Galaxy Quest (1999)
Director: Dean Parisot
In the tradition of leftist utopian novels, often there is a tendency to make story and plot secondary to gratuitous description and monologues. The bestselling Looking Backward: 2000-1887 by Edward Bellamy epitomizes that tendency. Ursula Le Guin manages to make The Dispossessed, about a physicist named Shevek who leaves his isolated moon colony of Annares to pursue his research on the main planet Urras, one of the rare ones that fits sympathetic description of the workings of an anarcho-syndicalist society into a story that has merit on its own.
Le Guin is adept at inserting conspicuous phrasings that distinguish the anarchist society of Annares from contemporary language of Earth (acknowledging the so-called Sapir-Whorf Hypothesis that the structure of a language affects the way speakers conceptualize their world). Shevek’s daughter says, “you may share in the handkerchief that I use,” instead of “you may borrow my handkerchief.” Her characters are the sorts that are rarely featured prominently in fiction of any medium: introverted, revolutionary, scientific. When it comes to character development, she isn’t Tolstoy, but she gets the job done.
As most reviews note, a strength of the book is the critical view Le Guin takes of the anarchist moon colony. She refuses to make it a place without problems, without fear, without ignorance. It is a place still burdened by all the failings of humans. By analogy, the major themes of the book recall Franz Kafka‘s The Trial, from the obscurantist-religious reading, in which Kafka’s protagonist Joseph K. struggles to apply rational logic to a legal system that ultimately is not rational because of its attachment to an irrational power system. Le Guin does what Joseph K. could not; she replaces all state institutions and laws with a rational system based on a non-hierarchical, stateless society. But she details how power structures linger, and they are much like those described by Kafka. The social organization is still subject to individual anxieties, fears, and attempts to consolidate power. But her main character Shevek engages his own limitations, and challenges himself to overcome them.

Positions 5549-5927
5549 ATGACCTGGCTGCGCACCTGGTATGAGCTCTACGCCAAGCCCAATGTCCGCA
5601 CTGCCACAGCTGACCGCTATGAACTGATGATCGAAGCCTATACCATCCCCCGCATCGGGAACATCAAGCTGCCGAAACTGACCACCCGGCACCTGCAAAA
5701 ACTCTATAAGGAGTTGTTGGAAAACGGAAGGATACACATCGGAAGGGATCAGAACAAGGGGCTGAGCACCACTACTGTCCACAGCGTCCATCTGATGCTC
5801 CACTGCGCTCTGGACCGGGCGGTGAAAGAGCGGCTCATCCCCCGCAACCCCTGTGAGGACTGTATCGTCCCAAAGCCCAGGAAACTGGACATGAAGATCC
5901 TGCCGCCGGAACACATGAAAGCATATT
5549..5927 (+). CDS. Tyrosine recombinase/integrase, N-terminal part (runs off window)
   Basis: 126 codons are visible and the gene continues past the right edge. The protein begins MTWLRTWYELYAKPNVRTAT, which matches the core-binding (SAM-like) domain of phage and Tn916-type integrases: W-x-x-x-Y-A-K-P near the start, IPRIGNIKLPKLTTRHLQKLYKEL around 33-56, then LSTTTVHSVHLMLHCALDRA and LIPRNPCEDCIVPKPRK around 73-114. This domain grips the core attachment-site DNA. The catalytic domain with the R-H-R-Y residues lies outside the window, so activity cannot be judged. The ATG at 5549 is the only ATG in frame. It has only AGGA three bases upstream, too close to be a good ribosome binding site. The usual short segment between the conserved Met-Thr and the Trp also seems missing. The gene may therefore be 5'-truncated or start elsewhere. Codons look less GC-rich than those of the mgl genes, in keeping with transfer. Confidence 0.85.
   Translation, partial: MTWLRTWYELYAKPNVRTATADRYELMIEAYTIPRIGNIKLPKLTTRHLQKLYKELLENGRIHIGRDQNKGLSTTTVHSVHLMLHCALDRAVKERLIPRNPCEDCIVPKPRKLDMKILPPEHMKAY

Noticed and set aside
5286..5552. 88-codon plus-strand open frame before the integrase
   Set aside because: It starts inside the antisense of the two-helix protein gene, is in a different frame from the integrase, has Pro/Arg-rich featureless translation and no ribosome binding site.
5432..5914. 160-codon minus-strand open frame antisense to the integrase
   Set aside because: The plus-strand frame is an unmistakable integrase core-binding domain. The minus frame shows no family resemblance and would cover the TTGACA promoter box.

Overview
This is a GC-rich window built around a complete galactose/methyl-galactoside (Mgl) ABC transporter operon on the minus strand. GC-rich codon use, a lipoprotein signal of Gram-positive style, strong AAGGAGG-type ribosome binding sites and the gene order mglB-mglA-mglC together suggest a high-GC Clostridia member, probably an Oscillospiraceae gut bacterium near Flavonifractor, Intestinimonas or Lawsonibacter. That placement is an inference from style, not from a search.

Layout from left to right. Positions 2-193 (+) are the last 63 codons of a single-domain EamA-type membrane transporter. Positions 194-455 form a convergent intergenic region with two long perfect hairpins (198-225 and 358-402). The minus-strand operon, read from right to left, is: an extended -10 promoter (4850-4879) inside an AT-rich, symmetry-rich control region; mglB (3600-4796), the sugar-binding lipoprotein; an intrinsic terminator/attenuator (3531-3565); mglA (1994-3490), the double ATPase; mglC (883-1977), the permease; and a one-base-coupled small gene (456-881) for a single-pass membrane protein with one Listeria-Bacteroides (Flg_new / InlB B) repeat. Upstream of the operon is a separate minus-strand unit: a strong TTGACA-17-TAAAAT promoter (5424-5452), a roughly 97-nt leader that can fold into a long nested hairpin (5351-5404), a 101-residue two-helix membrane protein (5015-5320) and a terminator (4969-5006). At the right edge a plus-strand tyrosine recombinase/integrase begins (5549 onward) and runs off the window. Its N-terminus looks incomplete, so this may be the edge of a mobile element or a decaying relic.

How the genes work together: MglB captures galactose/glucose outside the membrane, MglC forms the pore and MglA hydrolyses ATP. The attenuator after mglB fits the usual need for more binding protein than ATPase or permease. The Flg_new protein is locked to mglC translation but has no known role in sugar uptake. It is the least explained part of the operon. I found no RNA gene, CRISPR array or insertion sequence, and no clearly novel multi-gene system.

Just like tellings of Josef K.‘s story, Shevek goes beyond what his friend Bedap thinks about the unenlightened power structures that have been built up in an anarchist society that had supposedly permanently abolished them all long ago, to realize that there is no guarantee of consistency or meaning in any society, and he breaks the hold of the sustaining myth (the very preconditions of law) of the functioning behind-the-scenes power structures that “really” keep Annares going. She drives this home by having Shevek’s mother argue — as Bedap’s rhetorical rival — to stop Shevek from communicating with the planet Urras about his physics theories. Eventually, Shevek breaks the hold that the mother, and the belief that anything external to his mind provides meaning to his existence.
Take the following passage about the presence of police and military hierarchies. Not only does Le Guin convey an awakening and a rising consciousness in Shevek, but she concretely explains how means are inseparably tied to ends in social structures: